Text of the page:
CALGARY — Parkland Corp. is reporting lower fourth-quarter earnings and revenue as affects of the COVID-19 pandemic lockdowns continue to erode fuel sales. The Calgary-based convenience store operator and fuel retailer says it had net earnings of $53 million in the last three months of 2020 on revenue of $3.47 billion, down from $176 million on revenue of $4.78 billion in the same period of 2019. It says it sold 5.4 billion litres of fuel and petroleum products in the fourth quarter, a decrease of seven per cent compared with the year-earlier period. It says lower volumes were offset by strong per unit fuel profit margins in Canada and in its international operations, as well as robust company convenience store same-store sales growth in Canada of around eight per cent and a healthy 90 per cent utilization of its Burnaby, B.C., refinery. Parkland says it will hike its dividend by two per cent, its ninth consecutive annual increase. The company says it plans growth capital spending of between $175 million and $275 million in 2021, along with between $225 million and $275 million in maintenance capital spending, including about $40 million of work deferred from 2020. "In 2021, we will strengthen our customer offerings and continue our organic growth initiatives, advance our disciplined acquisition strategy and deepen our commitment to providing customers with low-carbon fuel choices as part of our broader sustainability efforts," said CEO Bob Espey. This report by The Canadian Press was first published March 4, 2021. Companies in this story: (TSX:PKI) The Canadian Press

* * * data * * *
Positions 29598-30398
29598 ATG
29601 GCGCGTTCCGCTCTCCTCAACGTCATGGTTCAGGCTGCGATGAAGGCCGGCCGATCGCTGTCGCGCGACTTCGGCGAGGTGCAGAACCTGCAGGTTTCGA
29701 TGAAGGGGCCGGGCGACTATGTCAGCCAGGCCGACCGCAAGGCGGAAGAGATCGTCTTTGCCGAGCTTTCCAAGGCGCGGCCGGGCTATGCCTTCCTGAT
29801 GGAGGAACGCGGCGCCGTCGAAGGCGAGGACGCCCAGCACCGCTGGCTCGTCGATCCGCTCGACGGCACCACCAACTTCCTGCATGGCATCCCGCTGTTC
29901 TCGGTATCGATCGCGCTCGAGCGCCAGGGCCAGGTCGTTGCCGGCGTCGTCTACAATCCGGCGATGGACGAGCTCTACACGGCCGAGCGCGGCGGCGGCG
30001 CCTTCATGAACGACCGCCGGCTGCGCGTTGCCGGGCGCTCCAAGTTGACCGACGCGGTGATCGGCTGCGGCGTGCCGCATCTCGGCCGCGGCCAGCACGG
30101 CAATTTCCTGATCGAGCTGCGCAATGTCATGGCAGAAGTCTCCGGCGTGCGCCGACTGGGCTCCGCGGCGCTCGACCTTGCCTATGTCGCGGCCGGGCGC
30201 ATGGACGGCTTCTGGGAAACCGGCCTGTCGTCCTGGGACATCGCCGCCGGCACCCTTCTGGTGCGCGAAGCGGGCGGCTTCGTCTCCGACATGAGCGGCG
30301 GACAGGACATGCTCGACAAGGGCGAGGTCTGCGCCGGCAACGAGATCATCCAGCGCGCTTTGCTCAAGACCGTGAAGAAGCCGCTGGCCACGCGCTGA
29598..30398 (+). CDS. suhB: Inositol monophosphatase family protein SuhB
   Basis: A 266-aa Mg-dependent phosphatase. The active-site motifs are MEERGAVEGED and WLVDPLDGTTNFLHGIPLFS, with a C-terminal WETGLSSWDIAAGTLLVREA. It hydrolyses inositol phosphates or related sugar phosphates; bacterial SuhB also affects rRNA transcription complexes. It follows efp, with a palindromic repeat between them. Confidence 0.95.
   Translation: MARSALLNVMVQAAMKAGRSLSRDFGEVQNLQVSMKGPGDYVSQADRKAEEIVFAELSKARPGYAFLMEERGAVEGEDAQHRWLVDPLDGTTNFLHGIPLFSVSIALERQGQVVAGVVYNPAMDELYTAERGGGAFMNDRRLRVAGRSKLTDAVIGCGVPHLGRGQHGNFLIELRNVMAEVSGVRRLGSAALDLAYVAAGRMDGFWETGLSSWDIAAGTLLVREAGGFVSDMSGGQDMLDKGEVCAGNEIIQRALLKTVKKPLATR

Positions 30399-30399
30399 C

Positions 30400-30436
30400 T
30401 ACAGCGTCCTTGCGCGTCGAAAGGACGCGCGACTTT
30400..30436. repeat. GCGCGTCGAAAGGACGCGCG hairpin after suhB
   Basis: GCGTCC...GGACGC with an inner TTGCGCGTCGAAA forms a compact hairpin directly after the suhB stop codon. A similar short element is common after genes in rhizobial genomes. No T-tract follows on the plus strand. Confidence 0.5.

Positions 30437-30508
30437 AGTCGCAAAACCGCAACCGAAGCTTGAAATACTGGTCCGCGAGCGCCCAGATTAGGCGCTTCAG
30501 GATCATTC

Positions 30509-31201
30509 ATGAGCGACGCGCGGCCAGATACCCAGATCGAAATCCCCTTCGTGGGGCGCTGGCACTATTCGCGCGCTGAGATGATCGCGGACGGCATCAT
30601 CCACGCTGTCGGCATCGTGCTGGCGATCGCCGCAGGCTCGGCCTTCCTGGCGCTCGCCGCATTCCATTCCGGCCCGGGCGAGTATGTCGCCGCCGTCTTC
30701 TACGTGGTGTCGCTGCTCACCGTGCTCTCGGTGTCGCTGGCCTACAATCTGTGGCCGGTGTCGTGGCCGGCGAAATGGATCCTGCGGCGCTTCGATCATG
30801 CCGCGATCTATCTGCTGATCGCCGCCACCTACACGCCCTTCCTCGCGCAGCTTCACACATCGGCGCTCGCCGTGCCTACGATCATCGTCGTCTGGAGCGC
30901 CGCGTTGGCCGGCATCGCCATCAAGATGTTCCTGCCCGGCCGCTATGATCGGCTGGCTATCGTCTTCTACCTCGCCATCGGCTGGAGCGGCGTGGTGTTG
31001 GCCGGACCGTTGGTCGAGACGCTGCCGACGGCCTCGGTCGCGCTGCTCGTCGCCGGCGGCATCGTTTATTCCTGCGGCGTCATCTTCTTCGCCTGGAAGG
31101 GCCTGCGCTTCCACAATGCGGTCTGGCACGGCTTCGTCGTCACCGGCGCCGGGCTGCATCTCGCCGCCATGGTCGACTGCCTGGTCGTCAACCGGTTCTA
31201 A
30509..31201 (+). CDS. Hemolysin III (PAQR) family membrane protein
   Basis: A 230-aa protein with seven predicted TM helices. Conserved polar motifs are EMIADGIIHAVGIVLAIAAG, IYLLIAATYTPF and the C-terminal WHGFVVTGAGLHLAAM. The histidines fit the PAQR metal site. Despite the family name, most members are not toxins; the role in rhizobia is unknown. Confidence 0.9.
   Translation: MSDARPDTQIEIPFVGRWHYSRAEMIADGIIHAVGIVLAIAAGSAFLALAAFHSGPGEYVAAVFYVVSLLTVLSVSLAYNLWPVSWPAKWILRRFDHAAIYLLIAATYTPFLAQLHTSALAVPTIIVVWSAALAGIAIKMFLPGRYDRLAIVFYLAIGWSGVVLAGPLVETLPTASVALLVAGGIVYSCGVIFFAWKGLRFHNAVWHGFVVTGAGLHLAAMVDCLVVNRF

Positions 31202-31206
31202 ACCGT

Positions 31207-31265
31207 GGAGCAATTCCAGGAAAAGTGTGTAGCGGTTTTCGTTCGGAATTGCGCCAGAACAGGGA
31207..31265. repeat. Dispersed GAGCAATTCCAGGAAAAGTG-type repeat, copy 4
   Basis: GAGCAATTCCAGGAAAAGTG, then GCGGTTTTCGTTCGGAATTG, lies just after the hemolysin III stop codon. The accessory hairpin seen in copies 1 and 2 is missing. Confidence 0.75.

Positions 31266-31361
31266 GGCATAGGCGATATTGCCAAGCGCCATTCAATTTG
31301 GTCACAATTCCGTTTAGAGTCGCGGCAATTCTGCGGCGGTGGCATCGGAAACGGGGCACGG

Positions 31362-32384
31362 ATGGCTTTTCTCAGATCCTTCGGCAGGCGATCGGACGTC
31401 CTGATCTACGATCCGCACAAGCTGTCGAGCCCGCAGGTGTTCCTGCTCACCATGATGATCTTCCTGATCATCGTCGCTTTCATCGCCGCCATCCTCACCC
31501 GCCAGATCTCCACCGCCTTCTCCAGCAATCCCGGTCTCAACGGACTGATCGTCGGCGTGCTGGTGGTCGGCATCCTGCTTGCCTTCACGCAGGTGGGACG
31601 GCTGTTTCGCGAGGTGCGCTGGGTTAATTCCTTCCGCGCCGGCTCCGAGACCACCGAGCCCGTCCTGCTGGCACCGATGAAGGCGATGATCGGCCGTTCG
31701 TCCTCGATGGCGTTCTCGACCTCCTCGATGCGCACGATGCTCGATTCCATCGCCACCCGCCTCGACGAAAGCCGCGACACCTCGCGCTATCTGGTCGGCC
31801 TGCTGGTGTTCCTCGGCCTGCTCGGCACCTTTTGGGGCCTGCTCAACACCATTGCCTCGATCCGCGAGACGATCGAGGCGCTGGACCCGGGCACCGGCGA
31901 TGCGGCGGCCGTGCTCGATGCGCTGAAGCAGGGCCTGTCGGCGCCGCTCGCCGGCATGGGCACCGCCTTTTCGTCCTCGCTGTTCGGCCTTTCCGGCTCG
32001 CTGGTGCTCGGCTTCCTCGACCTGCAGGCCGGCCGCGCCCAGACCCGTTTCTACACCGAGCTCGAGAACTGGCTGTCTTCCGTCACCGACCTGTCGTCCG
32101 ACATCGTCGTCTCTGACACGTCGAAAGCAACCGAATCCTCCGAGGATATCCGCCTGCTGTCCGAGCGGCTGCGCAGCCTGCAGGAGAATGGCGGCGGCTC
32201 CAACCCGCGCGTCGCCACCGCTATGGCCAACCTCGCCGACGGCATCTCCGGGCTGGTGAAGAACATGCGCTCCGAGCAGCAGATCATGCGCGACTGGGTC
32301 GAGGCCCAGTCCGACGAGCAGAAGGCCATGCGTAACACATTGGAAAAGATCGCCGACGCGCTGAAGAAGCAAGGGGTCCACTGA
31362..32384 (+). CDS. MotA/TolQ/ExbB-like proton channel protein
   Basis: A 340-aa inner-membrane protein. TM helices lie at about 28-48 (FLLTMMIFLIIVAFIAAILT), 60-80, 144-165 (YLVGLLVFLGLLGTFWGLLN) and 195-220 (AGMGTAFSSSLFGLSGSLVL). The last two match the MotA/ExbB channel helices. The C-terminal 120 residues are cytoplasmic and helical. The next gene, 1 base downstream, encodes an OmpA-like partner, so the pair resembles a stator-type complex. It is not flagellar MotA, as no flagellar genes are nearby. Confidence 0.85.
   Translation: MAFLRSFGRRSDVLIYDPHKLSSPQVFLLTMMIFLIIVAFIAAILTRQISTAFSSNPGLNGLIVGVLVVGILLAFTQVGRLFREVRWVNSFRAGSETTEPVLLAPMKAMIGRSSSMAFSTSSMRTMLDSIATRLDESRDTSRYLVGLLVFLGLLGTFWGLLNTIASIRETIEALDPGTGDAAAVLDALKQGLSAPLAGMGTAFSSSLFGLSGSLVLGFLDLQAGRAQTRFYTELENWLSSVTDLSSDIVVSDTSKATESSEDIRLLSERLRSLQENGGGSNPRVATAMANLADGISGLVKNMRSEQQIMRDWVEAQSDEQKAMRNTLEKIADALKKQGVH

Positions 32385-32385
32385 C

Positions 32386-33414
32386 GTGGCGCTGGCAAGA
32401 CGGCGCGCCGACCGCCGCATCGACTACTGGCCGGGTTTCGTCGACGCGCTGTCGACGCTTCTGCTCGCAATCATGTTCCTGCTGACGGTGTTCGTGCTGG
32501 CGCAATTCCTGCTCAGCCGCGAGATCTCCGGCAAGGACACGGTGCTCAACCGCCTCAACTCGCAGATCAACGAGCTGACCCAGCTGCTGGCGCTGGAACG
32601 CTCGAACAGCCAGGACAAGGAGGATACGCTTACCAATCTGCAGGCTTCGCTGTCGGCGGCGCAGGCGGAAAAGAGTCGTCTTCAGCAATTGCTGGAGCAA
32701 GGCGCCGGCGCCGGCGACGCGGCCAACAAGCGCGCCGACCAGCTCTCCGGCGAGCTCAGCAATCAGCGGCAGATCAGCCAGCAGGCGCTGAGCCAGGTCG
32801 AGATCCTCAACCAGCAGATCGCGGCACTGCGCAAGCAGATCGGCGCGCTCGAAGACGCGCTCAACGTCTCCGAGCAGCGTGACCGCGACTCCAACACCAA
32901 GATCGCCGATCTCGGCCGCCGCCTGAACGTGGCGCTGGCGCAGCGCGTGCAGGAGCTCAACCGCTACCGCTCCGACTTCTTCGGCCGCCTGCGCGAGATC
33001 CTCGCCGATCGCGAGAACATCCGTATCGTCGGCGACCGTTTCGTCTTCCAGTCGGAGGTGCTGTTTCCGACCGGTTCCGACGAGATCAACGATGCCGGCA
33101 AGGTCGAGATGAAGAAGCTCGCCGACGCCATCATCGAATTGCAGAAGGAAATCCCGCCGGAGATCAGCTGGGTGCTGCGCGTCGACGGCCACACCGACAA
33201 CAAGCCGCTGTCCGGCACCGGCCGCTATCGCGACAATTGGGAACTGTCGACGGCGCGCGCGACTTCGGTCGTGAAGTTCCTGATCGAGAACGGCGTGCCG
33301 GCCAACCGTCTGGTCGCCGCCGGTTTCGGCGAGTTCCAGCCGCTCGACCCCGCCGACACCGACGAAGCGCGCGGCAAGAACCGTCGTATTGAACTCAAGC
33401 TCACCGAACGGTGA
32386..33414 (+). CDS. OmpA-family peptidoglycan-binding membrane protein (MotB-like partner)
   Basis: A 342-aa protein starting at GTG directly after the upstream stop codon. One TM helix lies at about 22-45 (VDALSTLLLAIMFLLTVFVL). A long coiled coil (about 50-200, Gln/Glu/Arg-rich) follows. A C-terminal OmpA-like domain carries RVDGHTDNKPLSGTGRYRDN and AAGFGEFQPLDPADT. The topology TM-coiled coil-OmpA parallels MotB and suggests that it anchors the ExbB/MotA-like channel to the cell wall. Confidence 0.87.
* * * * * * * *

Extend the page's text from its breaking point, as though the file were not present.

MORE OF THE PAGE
BISMARCK, N.D. — The North Dakota House on Thursday took an unprecedented step and booted a lawmaker accused of threatening and sexually harassing women at the Capitol. The Republican-controlled chamber voted 69-25 on a resolution to expel GOP Rep. Luke Simons. marking the first time since statehood a lawmaker has been kicked out of the Legislature. Republicans hold an 80-14 advantage in the chamber. Sixty-three members of the House were needed to approve the expulsion resolution. Simons, who has denied wrongdoing and refused Republican leaders’ calls for him to resign, is accused of a pattern of sexually aggressive, lewd, and threatening behaviour, dating back to shortly after he took office in 2017. The resolution to expel Simons was crafted by Democratic and Republican House leaders. Simons has said the allegations “have been totally misconstrued and taken out of context.” A 14-page document compiled by the nonpartisan Legislative Council includes allegations that Simons made “advances” toward female staffers and interns, commented on their appearances and tried to give one staffer an unsolicited shoulder massage. One staffer described his behaviour as “really creepy.” Republican Rep. Emily O’Brien issued a statement last week saying that his harassment was so pervasive that she switched desks to get away from him. The Legislative Council this week released two additional documents alleging inappropriate and bizarre behaviour by Simons, a 43-year-old rancher and barber who is married and has five children. One woman said Simons referred to her as “that pretty one,” and insulted her husband, “saying that usually women who are classy dressers like myself are married to shmucks like my husband.” The woman, whose name was redacted in documents, also alleged that Simons once placed his lunch box in her office before leaving to use the restroom and said, “bet you hope there’s not a bomb in there, huh.” Simons is a member of the loosely organized Bastiat Caucus, a far-right group that supports limited government and gun rights. He has insisted on social media that he’s being targeted for his politics. Simons’ attorney, Lynn Boughey, said he believes the House cannot expel Simons, and beyond censure, can only impeach him, which would require a Senate trial. Legislative leaders and their lawyers note the North Dakota Constitution says either chamber can expel a member with two-thirds approval. THIS IS A BREAKING NEWS UPDATE. AP’s earlier story follows below. A North Dakota Republican House member facing expulsion for allegedly sexually harassing women at the Capitol told lawmakers Thursday that any of them could be in his position. A defiant Rep. Luke Simons, who has denied wrongdoing and refused to resign, blamed his accusers for “twisting my words” and lawmakers for not affording him due process. “I could make any accusation against any of you," Simons said ahead of the vote. “Under this circumstance we are under, you’re guilty.” Simons is accused of a pattern of sexually aggressive, lewd, and threatening behaviour, dating back to shortly after he took office in 2017. Republican Rep. Emily O’Brien has said that his harassment was so pervasive that she switched desks to get away from him. “Prior to coming forward, I struggled with whether this was something I wanted to relive,” she told fellow House members. “It is hard to rehash the unwarranted, disturbing and uncomfortable experiences. I think ‘shame on you, Emily O’Brien, for not coming forward and being a voice for others.’” Responded Simons, "They have twisted my words. I believe in a North Dakota you are innocent until proven guilty.” Republican Rep. Shannon Roers Jones, an attorney, said on the floor Thursday that the move to remove Simons is about inappropriate behaviour, not about targeting a political ideology, as Simons has alleged. Simons, a barber and rancher, is a member of the loosely organized Bastiat Caucus, a far-right group that supports limited government and gun rights. “We have moved women away from him, we have limited his ability to work with them, but in doing that we are also punishing the women," Roers Jones said. "When we move women or restrict who they work with, we are limiting a woman’s ability to do her jobs, and thereby limiting her ability to advance because of the actions of one member.” Democratic House Minority Leader Josh Boschee of Fargo, who co-sponsored the resolution, looked at Simons and said, “You have hurt people. You have hurt the integrity of the legislative assembly.” Boschee added, “We have to make a statement to do better.” The North Dakota Constitution says either chamber can expel a member with two-thirds approval. That would mean 63 members of the House would need to approve. Republicans hold an 80-14 advantage in the chamber. Opponents of the resolution said the process was flawed and that Simons was not afforded due process. House Majority Leader Chet Pollert said the process to expel Simons went “above and beyond what is legally required.” GOP Rep. Rick Becker, who heads the Bastiat Caucus, said there was not “enough for expulsion” and wanted to amend the resolution to a censure but it was defeated 66-28. Pollert, the majority leader, urged the House to defeat the amendment. “This censure does not go far enough,” Pollert said. “It doesn’t even look like a slap on the wrist.” A vote was expected later Thursday. James MacPherson, The Associated Press